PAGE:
Chinese Foreign Policy, 2017, 2018, 2019

This advanced undergraduate seminar explores contemporary issues in Chinese foreign policy. It explores how Chinese policymakers pursue their goals: through diplomacy, force, trade, propaganda, and normative appeals to soft power. The course asks students to consider a number of important questions. To what degree can leading international relations theories explain China’s behavior abroad? Given the broad spectrum of Chinese political actors — the paramount leader, political elites, the military, and the public – whose preferences are influential, and when? What role do geographic features, economic interests, and secessionist movements play? Does China have a grand strategy, and if so, what is it? The course presumes familiarity with the basic contours of Chinese history and politics.

Chinese Foreign Policy (Graduate), 2017, 2018

This graduate level seminar reviews the political science literature on the international relations of China. It asks students to apply analytical tools from international relations and comparative politics to China, including approaches that involve systemic theories, identity, ideology, domestic factors, and psychology. In particular, it focuses on how China’s domestic conditions – political and economic, as well as popular and elite – motivate its foreign policy. Methodologically, the course reviews case study, archival, survey, field, and computational approaches to studying China. The course presumes familiarity with basic qualitative and quantitative methods in political science. It aims to prepare students to conduct original research on Asian security issues, international relations, and comparative politics.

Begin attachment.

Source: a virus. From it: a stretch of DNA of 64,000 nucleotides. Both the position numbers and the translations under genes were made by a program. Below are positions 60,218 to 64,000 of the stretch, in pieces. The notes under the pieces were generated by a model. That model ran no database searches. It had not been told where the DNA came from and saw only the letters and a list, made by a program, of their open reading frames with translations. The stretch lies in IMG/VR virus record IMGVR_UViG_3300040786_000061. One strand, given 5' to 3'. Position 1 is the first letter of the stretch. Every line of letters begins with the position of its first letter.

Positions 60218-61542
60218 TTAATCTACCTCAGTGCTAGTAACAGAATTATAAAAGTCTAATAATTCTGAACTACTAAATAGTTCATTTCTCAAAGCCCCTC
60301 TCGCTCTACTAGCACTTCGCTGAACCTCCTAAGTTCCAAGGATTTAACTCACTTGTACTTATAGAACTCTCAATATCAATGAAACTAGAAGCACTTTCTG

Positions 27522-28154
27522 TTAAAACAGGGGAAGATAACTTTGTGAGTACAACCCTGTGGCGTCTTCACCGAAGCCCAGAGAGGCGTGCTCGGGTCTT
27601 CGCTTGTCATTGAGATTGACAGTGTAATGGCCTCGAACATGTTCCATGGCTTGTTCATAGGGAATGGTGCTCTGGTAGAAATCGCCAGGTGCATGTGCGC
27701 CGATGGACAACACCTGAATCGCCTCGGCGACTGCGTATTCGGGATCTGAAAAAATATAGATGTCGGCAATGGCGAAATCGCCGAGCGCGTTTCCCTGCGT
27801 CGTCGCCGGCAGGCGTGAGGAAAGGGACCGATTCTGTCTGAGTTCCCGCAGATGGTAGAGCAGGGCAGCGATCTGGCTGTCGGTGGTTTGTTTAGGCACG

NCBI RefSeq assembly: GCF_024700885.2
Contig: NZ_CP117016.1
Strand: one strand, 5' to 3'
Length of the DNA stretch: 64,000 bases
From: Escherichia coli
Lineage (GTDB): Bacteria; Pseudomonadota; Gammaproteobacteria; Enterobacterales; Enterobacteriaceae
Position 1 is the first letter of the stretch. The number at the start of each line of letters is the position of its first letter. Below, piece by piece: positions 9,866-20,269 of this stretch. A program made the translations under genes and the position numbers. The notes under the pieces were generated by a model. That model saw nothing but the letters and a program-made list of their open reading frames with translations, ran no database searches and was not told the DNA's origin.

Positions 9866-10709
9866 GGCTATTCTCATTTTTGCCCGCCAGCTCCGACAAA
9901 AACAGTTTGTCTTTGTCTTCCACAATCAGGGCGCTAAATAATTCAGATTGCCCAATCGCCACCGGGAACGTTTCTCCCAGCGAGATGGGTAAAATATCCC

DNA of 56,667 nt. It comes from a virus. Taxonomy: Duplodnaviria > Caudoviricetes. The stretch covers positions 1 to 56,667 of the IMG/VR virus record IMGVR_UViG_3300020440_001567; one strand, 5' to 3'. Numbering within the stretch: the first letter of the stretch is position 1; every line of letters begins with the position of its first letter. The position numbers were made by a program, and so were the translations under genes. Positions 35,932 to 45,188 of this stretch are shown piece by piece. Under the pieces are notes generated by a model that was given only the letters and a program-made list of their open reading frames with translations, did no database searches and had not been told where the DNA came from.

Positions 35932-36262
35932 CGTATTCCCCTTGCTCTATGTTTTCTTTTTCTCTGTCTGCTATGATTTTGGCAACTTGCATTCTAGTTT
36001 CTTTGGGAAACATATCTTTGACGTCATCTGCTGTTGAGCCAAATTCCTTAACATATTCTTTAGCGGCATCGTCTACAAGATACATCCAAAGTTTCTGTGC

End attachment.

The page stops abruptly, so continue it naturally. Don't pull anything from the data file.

China in International Affairs, 2016

China has been interacting with the world for millennia. No course can attempt a meaningful synthesis of that history in one semester. Therefore it is useful to begin with what this course is not. It is not a history course, nor is it a course on China’s domestic politics (though they often influence its international affairs in decisive ways). Instead, this course aims to explain China’s contemporary engagement with the world. To do so, it draws upon historical cases, empirical evidence, and international relations theory. Part I of the course presents students with theoretical tools and historical background on China’s foreign relations. Part II introduces the domestic political institutions that shape China’s engagement with the world. Part III focuses on China’s economic relations with the world. Part IV focuses on China’s political-military relations with major powers and multilateral organizations. The course concludes by asking, does China have a grand strategy in international affairs? If so, what is it, who is responsible for crafting it, and how successful has it been?

Historical Approaches to International Relations, 2017, 2018

This course is an introduction to the modern international system. It begins with the early principles of American foreign policy. It examines the origins of World War I and why the Wilsonian moment crumbled into isolationism and depression. It explores the rise of fascism and the sources of World War II. It discusses how the United States and Europe constructed the post-war order. It examines the politics of the Cold War and the atomic age. It reviews the fall of the Berlin Wall and what followed: the unique moment known as the “end of history” characterized by rising living standards and the spread of democracy across the globe. The final part of the course reviews the evidence for the return of history: the “clash of civilizations” thesis, the War on Terror, the politics of autocracy in China and Russia, and institutional decay and anti-globalist backlash in the United States and Europe. The course concludes with a discussion of the far right in comparative perspective and the role of propaganda in contemporary world politics.